How do psychologists work with human rights abuse victims?

Training

International organizations can offer specialized training for psychologists. HealthRight International (formerly Doctors of the World-USA) is a global health and human rights organization working to build lasting access to health for excluded communities. HealthRight's Human Rights Clinic project, based in New York, works in 10 states to train and deploy volunteer physicians and mental health professionals to assist survivors of torture seeking asylum in the U.S. Other organizations, like the Physicians for Human Rights Asylum Program, also host workshops in forensic evaluation of torture survivors.

In the Field

Helping Victims of Forced Migration

Each year thousands of survivors of torture and other persecution who seek safety in the U.S. go through the complex and restrictive U.S. immigration process. They often have nothing more than their own words to substantiate their suffering, but some of the most compelling evidence they have — physical and psychological experiences of torture — can be documented by a health professional to make the difference between safety in the U.S. or forcible return to countries of persecution.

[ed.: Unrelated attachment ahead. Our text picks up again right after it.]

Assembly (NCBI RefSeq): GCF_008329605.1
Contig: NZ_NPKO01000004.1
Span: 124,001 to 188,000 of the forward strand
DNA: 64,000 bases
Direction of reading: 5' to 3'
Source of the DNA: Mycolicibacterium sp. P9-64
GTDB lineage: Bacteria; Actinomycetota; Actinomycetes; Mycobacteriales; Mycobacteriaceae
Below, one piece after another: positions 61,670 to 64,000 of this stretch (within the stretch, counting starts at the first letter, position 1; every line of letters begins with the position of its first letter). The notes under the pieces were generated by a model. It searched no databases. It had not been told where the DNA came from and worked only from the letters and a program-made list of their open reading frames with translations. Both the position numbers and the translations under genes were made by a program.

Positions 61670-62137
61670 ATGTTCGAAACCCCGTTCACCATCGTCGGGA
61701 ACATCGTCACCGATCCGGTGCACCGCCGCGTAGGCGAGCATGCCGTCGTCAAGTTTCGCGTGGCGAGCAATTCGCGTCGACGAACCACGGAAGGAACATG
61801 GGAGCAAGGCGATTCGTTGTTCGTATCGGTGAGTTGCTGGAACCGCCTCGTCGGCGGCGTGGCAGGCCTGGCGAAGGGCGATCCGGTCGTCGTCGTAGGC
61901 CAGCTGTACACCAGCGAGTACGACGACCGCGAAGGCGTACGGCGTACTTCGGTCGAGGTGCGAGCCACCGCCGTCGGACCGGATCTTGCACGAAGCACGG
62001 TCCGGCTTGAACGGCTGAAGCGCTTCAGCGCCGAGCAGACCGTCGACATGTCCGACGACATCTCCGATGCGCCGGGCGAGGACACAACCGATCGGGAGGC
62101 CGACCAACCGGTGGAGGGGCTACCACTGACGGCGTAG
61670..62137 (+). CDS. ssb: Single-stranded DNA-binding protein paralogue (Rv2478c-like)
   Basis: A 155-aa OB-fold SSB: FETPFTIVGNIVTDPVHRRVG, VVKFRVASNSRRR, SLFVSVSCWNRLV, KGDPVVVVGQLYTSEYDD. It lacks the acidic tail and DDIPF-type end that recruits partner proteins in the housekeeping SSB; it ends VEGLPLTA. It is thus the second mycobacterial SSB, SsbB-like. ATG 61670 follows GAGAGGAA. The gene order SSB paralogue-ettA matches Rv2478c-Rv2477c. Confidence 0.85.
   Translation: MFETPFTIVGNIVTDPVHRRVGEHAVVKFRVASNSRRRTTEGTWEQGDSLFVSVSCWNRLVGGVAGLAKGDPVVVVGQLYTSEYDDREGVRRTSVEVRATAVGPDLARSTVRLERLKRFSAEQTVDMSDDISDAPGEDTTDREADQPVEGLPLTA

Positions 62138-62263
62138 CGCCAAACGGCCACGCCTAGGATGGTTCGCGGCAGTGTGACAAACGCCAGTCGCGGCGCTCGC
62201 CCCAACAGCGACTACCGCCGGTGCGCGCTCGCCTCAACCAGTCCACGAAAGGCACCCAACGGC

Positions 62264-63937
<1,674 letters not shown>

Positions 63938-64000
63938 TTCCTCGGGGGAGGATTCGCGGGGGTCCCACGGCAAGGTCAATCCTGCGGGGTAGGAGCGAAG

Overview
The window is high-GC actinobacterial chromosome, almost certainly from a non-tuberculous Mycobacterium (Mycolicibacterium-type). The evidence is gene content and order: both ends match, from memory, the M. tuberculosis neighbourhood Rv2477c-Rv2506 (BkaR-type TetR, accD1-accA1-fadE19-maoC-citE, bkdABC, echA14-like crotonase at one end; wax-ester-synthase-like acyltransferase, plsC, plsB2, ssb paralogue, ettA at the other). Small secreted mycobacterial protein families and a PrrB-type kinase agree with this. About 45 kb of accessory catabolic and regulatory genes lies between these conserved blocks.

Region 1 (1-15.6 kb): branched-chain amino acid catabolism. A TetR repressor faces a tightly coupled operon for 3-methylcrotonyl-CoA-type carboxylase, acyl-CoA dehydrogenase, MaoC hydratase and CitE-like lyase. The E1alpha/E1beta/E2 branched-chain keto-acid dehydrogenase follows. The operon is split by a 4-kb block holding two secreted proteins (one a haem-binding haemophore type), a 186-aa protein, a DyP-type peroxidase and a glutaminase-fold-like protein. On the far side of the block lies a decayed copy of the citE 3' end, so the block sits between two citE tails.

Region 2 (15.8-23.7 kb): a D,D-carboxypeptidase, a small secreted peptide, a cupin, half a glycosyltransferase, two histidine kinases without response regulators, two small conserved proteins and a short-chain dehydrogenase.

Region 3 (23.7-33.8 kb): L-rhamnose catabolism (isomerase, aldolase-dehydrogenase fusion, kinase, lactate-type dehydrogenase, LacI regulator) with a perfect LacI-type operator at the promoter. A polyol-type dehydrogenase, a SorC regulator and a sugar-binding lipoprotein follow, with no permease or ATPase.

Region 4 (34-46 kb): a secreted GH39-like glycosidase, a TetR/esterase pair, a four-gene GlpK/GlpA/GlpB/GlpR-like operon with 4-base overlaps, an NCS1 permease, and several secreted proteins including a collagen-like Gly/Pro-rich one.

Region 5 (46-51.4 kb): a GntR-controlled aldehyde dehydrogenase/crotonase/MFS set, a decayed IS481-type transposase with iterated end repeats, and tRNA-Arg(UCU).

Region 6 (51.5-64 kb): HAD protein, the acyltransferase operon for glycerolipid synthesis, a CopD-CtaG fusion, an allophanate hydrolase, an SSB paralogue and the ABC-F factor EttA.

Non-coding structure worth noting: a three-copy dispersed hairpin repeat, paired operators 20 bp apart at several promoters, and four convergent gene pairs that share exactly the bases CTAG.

Volunteer psychologists with human rights organizations regularly provide the following services: 

  • Clinical examinations for asylum seekers.
  • Documentation of abuse. 
  • Provide critical testimony in asylum proceedings. 
  • Survivor referrals for follow-up medical care, mental health care, community support and social services.  
Support for Lesbian Gay, Bisexual and Transgender Populations

LGBT people and their human rights concerns have become increasingly visible around the world. As awareness grows and as more people come out by choice or are outed by others, reactions to these populations play out in ways both favorable and appalling. 

Graduate students, clinicians, forensic psychologists and other scientists work with displaced, escaping or physically and psychologically victimized LGBT people. Learn more about the role of psychology when LGBT people face forced migration or torture.